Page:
I think it is time to update you all on how my asthma appointment went on Monday. I feel that I should explain about the lack of an update so far and to put it simply, I was too emotional to actually write an update for you all.
My closest friends on twitter have already got an earful from me, and I’ve also texted one or two of my school friends moaning about what’s going on, and all I can say is that the support I have received has been immense. It is hard to put in words how grateful I am to these people (especially GG and R).
Basically, before the appointment I was really nervous, which is weird because I only usually get this nervous for rheumatologist appointments. I said in my earlier post that was unprepared and they probably didn’t help the matter at all.
GG always likes to tweet in the waiting room (#waitingroomtweeting) so I thought I would join in with that, and it did help calm the nerves a bit because I was speaking to people right up until my appointment, rather than thinking about it constantly.
My nurse was lovely and tried to put me at ease. We spoke about why my peak flow was so low and how my break from swimming hasn’t really helped improve my symptoms, especially since I am needing to use ventolin at least once, 5 days a week (on average). Although, I personally feel this is down to the stress of my exams which my nurse agreed would be a significantly contributing factor.
My peak flow on Monday morning was pretty good at 300 but then I had to walk to the doctors, and since it was only a ten minute walk and I had taken my symbicort, I presumed I would be fine without any ventolin. And to be honest I was pretty fine when I arrived. This brings me to another point, who puts a GP surgery on a hill?! I’ve been thinking about that for a while, and clearly so,someone who didn’t think of the implications of sick people having to walk up a hill chose the situation of this surgery. When I got to the surgery, actually into the surgery, I was pretty out of breath, but not because of asthma for once, because my heart rate was up in the 160s – 170s. I didn’t have to wait long for my appointment but when I came out my heart rate was still in the 130s, which is insane! I do have a pretty high natural heart rate anyway but I shouldn’t be going into the 160s by just walking up a hill. So now I’m thinking that maybe my heart rate is giving me the shortness of breath more than the asthma itself. So maybe I should mention that to my asthma nurse next time I see her.
Anyway back to the appointment update, my nurse wanted me to do a spiro again to see if it would give a clearer picture s to what is going on with my lungs, but I messed that up too. Basically the first test was just to breathe out normally which was fine, then the next test was to see my peak flow and FEV1 etc, and that’s where I messed it up. The first attempt was fine, but then I started to cough and coughed all the way through my 2nd, 3rd, 4th and 5th attempt. Basically it all went wrong and the machine was not impressed as it kept flashing with “abrupt end” and “repeat again”. But by my 5th attempt I was completely spent and the nurse stopped me there since my lung function was getting worse and worse, not because it is bad but because I was so tired, I didn’t have the energy to do the tests as well. So despite me asking to have one last go, she wouldn’t let me. Although the nurse did want to see how my peak flow was, so she gave me a rest first and then did my peak flow which was 310, slightly higher than my morning’s one. She only let me do my peak flow once, whereas normally I would do it 3 times and keep my best result, purely because I was so tired.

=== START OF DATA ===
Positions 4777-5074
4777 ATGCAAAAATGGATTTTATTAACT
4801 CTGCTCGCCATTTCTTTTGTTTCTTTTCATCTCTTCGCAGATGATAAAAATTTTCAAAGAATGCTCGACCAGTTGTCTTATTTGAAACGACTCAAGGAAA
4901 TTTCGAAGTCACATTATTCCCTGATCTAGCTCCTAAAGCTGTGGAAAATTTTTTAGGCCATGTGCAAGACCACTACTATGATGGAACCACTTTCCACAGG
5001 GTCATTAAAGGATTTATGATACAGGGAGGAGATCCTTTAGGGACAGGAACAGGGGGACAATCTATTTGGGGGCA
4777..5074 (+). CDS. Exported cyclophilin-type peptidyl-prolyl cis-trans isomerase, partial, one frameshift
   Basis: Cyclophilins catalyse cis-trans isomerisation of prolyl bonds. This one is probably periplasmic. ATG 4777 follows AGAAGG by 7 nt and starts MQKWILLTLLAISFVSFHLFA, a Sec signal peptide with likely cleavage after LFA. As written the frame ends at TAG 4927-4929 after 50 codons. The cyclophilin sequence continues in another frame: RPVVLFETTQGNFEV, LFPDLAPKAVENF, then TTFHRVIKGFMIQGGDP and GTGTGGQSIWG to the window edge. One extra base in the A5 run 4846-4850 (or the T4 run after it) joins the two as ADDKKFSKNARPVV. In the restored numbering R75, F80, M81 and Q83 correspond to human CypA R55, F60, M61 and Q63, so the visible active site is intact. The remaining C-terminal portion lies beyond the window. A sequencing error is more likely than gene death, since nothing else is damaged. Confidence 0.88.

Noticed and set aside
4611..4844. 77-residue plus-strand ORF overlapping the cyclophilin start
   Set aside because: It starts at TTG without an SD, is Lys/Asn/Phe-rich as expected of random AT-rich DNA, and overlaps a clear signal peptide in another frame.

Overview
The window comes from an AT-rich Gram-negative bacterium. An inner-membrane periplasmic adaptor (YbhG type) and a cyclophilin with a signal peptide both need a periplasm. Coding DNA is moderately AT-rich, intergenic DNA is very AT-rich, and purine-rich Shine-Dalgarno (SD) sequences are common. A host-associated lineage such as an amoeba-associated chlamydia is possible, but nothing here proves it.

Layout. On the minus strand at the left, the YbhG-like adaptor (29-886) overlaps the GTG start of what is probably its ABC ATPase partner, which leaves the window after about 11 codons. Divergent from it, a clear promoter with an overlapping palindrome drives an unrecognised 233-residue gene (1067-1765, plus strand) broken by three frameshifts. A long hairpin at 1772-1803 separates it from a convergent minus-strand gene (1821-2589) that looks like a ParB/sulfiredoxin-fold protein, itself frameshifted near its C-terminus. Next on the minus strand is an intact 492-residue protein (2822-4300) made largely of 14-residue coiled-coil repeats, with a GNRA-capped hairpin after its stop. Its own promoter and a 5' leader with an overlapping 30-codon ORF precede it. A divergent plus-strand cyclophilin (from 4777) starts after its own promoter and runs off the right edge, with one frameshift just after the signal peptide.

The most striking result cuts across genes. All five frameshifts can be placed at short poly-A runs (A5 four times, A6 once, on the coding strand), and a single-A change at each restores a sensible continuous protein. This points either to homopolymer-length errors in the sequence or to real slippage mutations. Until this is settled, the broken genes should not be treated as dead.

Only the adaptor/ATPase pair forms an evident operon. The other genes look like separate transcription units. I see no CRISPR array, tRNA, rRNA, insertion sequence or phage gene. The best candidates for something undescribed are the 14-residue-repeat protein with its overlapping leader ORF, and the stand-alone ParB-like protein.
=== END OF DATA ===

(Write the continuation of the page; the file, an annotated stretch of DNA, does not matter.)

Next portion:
We also discussed whether I was allergic to anything or if I had hayfever, which I don’t think I am, although today and yesterday the pollen count has been high and I do feel bad, so maybe I was wrong. But because of me feeling like I am not allergic to anything we have decided not to try singulair, which I am glad about, especially because of the side effects, although all medications come with side effects, I would prefer not to take singulair even if the asthma nurse suggested I give it a go because I feel it tends to benefit people with allergies, and I am the “least allergic person” my doctor has met. That’s a good thing 🙂
Anyway the nurse isn’t entirely sure what I should do so she is going to speak to my GP and get back to me, in the mean time I have to up my symbicort to 3 puffs twice daily, which has helped a fair amount since my peak flow hasn’t been below 300 even though I feel pretty bad, which I am pleased about. I was hoping that she would change my symbicort 100/6 to symbicort 200/6 because of the higher amounts of LABA I am now taking which is making me shake (the symbicort shakes, as I refer to them as). But that was not the case, so the nurse must feel that I do not need that much ICS. I am really worried though because my nurse feels like I would benefit by going to see a consultant again, which I really do not want to do, especially because I have had previous bad experiences with the chest consultants. So right at this moment, I am refusing to go to the chest consultant, and I am really hoping my asthma nurse will not bring it up as my peak flow has been coming up and my ventolin usage has decreased since I have upped the symbicort, which is good.
My apologies that it took me so long to update this, I was really upset by the fact that I may have to see the consultant again, but then I realised that my asthma is my medical condition so essentially it is my choice if I want to go against medical advice and refuse to see a consultant. In all honesty, I don’t think I am bad enough to see a consultant and I would prefer to stay with my GP and my asthma nurse until I am too bad/complex for them to deal with me, which I don’t think is really going to happen to be honest.